Pan-fry them in hot oil, and dip them into a homemade tartar sauce. For the sauce, mix together vegan mayonnaise, diced dill pickles, pickle juice, fresh dill, dijon mustard, and a tiny splash of maple syrup to balance the tartness. Enjoy the freshest inland seafood you've ever had. 


If you have fond memories of enjoying your family's homemade meatloaf you may feel a bit deprived if you're focusing on plant-based eating. Luckily, vegetarian meatloaf, although slightly different in texture and taste, is quite delicious. Although it won't taste just like your mama used to make, you can get pretty darn close by including some of her secret ingredients like spices, chopped vegetables, and aromatics. When doubling down to throw this veggie-tastic dish together, it's a good idea to use a variety of mushrooms instead of focusing on one in particular. A mix of oyster, shiitake, and portobello can work beautifully, but consider experimenting with whatever your local market has to offer.

The beauty of meatloaf is that it already contains so many plant-based ingredients like onions, garlic, celery, and often other vegetables depending on the recipe. Roll up your sleeves and make this vegetarian mushroom meatloaf recipe, and swap the eggs for flax eggs to make it vegan. Don't forget to add those secret ingredients that you grew up enjoying to make it your own.


Scallops are a delicacy with an incredibly unique texture that makes them so desirable. They can be quite expensive and are best enjoyed fresh so those living in the middle of the country don't often get to enjoy them in all of their glory. Incredibly, king oyster mushrooms look and bare a shockingly similar texture to the mollusks.

Simply slice the king oyster mushroom stem to the thickness of scallops, and start by steaming them in some slightly salted water. Once they are moist, remove the pan, crank up the heat, and add vegan butter or oil to sear. Add freshly minced garlic, lemon juice, fresh parsley, a dash of maple syrup, paprika, salt, and black pepper. Allow the mushrooms to brown on each side, and spoon the sauce over them to ensure they are absorbing the flavors. If you would like a fisher flavor, try adding some crumbled nori or minced kelp to the pan.

These plant-based scallops are delicious on their own or served over pasta as a scampi. We can assure you, you will be pleasantly surprised by how closely these mushrooms mimic the texture of fresh scallops.

Fried chicken

Chicken is one of those meats without a distinctly strong flavor, which is why it is often served with more than just salt and pepper for seasoning. Therefore, fried vegan chicken isn't too difficult to replicate if you're able to mimic the texture using vegetables or fungi. Luckily, oyster mushrooms peel apart just like chicken, and even have the rough edges and appearance of a chicken breast that has been pounded thin before frying. Both king oyster mushrooms and oyster mushrooms taste similar to chicken, so when it comes to seasonings, half of the work is done for you. Peel apart wide layers of oyster mushrooms to mimic thin pieces of chicken.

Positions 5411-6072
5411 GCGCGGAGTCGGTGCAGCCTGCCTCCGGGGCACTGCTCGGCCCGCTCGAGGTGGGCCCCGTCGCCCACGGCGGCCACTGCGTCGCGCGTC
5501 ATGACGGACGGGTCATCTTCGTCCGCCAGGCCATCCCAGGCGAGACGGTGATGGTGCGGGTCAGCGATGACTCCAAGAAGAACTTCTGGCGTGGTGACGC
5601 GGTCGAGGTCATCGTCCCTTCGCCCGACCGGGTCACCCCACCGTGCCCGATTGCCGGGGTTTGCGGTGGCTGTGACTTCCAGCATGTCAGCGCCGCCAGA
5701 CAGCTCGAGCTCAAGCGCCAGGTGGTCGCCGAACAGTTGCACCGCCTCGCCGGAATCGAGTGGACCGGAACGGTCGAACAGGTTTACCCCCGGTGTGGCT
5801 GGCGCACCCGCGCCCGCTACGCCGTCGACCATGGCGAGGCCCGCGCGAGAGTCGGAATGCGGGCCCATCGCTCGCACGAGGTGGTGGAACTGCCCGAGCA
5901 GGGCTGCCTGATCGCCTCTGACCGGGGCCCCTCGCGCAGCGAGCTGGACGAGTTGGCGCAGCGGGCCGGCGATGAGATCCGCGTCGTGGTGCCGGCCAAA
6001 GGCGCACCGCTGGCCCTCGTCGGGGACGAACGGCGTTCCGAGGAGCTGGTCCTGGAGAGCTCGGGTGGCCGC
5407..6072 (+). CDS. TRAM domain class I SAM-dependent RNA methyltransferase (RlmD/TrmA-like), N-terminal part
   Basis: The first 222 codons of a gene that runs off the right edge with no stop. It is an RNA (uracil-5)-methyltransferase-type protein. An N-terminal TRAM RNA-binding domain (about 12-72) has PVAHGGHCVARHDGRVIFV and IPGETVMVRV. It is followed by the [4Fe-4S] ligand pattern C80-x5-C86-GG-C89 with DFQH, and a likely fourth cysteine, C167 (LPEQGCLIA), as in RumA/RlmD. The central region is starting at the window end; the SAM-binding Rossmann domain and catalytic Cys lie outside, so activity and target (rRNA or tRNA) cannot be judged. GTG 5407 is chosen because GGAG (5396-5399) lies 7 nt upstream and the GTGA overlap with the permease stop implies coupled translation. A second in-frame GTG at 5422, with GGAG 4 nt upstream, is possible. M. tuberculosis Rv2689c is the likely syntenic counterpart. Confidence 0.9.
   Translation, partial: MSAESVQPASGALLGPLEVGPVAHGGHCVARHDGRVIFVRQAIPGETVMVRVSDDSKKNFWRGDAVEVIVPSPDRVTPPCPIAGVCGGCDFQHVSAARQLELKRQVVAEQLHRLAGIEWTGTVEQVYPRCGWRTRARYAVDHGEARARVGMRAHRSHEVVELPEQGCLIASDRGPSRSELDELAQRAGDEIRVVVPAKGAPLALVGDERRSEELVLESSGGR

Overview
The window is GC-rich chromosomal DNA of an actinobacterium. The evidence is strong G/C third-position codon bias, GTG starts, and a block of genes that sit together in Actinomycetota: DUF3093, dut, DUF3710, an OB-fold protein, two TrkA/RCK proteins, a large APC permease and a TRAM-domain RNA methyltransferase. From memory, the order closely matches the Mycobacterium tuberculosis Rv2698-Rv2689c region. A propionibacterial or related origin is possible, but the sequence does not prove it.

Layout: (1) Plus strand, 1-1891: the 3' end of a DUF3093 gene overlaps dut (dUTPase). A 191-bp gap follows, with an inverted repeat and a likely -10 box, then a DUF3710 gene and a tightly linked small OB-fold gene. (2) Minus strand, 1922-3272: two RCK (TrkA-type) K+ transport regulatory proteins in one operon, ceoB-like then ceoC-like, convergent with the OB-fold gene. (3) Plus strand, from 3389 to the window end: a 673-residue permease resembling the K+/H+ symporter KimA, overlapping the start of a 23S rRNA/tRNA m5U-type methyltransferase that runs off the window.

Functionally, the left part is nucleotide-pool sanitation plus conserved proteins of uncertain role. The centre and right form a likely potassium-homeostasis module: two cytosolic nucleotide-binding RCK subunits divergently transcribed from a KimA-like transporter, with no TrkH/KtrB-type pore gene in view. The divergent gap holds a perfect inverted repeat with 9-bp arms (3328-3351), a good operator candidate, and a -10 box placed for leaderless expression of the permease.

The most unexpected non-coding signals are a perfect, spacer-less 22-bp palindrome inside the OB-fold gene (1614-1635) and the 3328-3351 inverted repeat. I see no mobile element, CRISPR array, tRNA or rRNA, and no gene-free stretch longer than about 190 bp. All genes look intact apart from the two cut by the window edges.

Look for vegan chicken seasonings, or throw a mix together of nutritional yeast, celery salt, garlic powder, and onion powder to flavor the mushrooms. Then, simply dampen the mushrooms, coat them in cornstarch, dip them in unsweetened plant-based milk, and then into breadcrumbs seasoned with parsley, garlic powder, and sea salt. Deep or shallow fry them in vegetable or canola oil until crispy brown and let them rest on a paper towel. 

Use these vegan chicken slices on your Southern fried chicken sandwich, over chicken parmesan, or simply as the main part of your dinner along with some veggie side dishes.


Vegans have been trying to replicate bacon since the beginning of their existence, simply because bacon is delicious. And while rice paper, banana peels, and tempeh have all been quite successful, nothing seems to really capture the delicate balance between juicy and crispy like mushrooms do. Shiitake mushrooms carry an intense umami flavor, while king oyster mushrooms capture the shape of bacon perfectly when cut lengthwise into thick strips. Choose your mushroom wisely and then follow some expert tips you need to transform mushrooms into vegan bacon.

Create a marinade using tomato paste, soy sauce, maple syrup, black pepper, smoked paprika, garlic powder, onion powder, and salt. Let your mushrooms sit in the marinade for at least 15 minutes before adding them to a hot pan with plenty of oil. Let them fry until they are crispy, only turning them over once. Avoid moving or touching them while they cook, but instead, allow them to brown in place. 

Use this bacon just like you would the pork version: Add it to a sandwich, enjoy it alongside pancakes, or crumble it over a salad. Rest easy knowing this cholesterol-free version isn't wreaking quite as much havoc on your arteries.

Lobster rolls

If you've never heard of lobster mushrooms, then there's no time like the present to get yourself in the car and make your way to the store. Although they may be more difficult to track down than say, portobello mushrooms or white buttons, the effort you put into the scavenger hunt will be well worth it in the end. So, what are lobster mushrooms? These fungi are not just lobster flavored, but they are actually colored like cooked lobster too, as they are reddish-orange on the outside and white in the center. Many chefs believe that their iodine content is what makes them taste like seafood, which, of course, is a surprising flavor for something grown on land.